Raven-Symone and the Implications of Identity

 

I’ve been gone for a minute but I’m back with da jumpoff thanks to Raven-Symone. Raven recently sat down with Oprah Winfrey for an OWN girlchat and predictably, her sexuality came up along with racial identity. Raven told Oprah:

Labels are a precarious thing. Some people swear by them and others see no use for them. I fall somewhere in the middle. I do think people put too much stock in them and the standards they impose upon the labeled. When someone is labeled or chooses a label, a set of standards and assumptions are imposed on them. If they don’t adhere to those standards, they risk demotion to a supposed lesser label and the standards and treatment that accompanies the new label. Gay, lesbian, Black and African-American all have standards and consequences so I can see why Raven might be wary to embrace them. The rigidity of labels tends to not apply to who or what they are labeling. Sexuality is the opposite of rigid. Raven is in a relationship with a woman now but doesn’t identify as gay and she shouldn’t have to do so. Being romantically involved with the same-sex doesn’t mean you’re gay or lesbian. There are plenty of people who claimed a sexual label until someone came through and rocked their world. Just ask Chirlane McCray who famously came out in Essence Magazine 1979 and is now married to Bill De Blasio, mayor of New York.

My own sexuality has been a heap of confusion. I dated men until my early 20s thinking I was bisexual or even straight despite knowing I’ve been attracted to other women since I was in middle school, like Raven. I date women and identify as lesbian but it doesn’t mean that label is finite.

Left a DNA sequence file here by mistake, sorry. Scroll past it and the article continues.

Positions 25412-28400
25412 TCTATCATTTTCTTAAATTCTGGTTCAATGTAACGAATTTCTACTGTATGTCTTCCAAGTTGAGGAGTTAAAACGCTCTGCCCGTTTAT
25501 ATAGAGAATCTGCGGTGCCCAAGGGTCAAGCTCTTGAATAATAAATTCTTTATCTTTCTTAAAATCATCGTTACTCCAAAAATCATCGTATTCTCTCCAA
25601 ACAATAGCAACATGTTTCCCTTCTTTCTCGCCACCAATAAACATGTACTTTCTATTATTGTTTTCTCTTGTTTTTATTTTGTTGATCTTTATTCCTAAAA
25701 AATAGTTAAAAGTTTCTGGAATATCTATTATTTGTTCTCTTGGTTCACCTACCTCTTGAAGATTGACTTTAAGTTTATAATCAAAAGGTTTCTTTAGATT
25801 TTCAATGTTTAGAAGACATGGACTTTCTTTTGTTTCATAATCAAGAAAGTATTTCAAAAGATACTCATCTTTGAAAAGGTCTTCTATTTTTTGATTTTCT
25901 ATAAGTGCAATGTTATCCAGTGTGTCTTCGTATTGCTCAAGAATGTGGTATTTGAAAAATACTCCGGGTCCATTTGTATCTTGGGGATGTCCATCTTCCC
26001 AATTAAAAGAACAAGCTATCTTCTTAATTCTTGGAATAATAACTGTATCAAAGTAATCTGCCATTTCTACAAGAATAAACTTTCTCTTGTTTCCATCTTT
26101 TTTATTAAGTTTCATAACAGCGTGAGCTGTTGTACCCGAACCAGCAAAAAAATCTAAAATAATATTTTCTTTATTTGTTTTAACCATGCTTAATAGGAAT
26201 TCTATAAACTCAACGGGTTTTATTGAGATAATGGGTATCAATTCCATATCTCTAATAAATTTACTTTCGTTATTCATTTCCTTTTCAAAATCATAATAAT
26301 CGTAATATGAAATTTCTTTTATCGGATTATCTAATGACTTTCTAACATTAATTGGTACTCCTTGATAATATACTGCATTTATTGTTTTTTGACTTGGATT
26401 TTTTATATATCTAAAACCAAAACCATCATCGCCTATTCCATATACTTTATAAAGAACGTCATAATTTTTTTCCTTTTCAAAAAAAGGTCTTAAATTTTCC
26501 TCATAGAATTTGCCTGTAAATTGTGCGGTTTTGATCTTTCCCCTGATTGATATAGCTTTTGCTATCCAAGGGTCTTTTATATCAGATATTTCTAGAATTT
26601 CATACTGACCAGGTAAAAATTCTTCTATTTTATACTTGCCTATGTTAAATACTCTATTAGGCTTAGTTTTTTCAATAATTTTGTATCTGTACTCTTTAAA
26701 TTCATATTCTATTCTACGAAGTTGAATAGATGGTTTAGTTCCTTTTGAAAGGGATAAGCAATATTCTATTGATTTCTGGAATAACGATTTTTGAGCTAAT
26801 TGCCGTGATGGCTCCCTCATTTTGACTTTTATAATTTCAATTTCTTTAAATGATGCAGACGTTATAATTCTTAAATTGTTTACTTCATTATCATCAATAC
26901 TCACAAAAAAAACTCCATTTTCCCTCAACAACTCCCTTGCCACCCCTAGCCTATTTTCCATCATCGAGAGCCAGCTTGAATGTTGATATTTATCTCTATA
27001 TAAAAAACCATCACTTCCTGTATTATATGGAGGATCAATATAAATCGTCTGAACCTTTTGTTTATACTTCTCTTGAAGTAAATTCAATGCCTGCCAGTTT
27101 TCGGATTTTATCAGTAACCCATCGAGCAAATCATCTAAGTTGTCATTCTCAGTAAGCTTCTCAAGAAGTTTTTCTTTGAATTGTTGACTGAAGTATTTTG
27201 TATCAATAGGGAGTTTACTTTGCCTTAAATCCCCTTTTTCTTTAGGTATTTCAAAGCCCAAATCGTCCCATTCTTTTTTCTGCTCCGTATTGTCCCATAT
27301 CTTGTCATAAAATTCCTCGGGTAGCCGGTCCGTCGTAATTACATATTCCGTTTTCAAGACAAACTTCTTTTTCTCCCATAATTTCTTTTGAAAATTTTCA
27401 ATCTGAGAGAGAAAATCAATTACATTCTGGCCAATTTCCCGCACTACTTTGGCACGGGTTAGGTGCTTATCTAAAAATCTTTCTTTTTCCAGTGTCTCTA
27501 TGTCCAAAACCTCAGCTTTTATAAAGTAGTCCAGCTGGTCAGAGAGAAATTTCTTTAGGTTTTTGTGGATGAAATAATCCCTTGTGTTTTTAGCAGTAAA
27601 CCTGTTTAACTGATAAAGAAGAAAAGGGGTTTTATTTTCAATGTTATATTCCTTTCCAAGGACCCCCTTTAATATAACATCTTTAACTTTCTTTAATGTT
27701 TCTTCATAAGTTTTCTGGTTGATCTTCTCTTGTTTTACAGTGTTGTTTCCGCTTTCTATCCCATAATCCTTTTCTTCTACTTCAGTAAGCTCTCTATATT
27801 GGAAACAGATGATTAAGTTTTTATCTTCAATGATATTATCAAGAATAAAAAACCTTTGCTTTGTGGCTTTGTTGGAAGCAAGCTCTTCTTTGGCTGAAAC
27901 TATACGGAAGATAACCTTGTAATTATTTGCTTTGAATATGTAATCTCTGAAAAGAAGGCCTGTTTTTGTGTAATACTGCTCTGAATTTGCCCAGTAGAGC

The labeling of sexuality is a social construct just like race. Raven says she prefers to be called American over African-American and that’s her right. Race can be just as murky as sexuality, if not more, because it’s almost exclusively based on phenotype. To America, if you look white, you’re white and if you look Black, you’re Black. Hell, you can look white but if you have a Black great grandmammy, that means you’re Black according to the one drop rule. But, it’d be dishonest of me to act like it didn’t sting when she decided to identify herself as American and go on about her good hurr.  Blackness might be a social construct but I take so much pride in my Blackness because I live in a anti-Black society. I don’t have a problem with being called African-American because although I can’t point my nation of origin out on a map, my brown skin, full features and kinky hair scream Africa. I come from the oldest and strongest people on this Earth. Blackness has survived despite being raped, pillaged, enslaved and mutilated. When someone decides to reject Blackness as a label, I feel like they’re rejecting all of that and I take it personally. I don’t feel that when someone rejects lesbian because that label has been co-opted and white-washed to death. American is another white washed identity. The colorblind philosophy Raven spouts ultimately defers to whiteness because white is the default identity. To me, identifying as Black, African-American, Afro-American, African or something similar is an act of rebellion and Raven reeked of assimilation. That might make me a hypocrite but it is what is.

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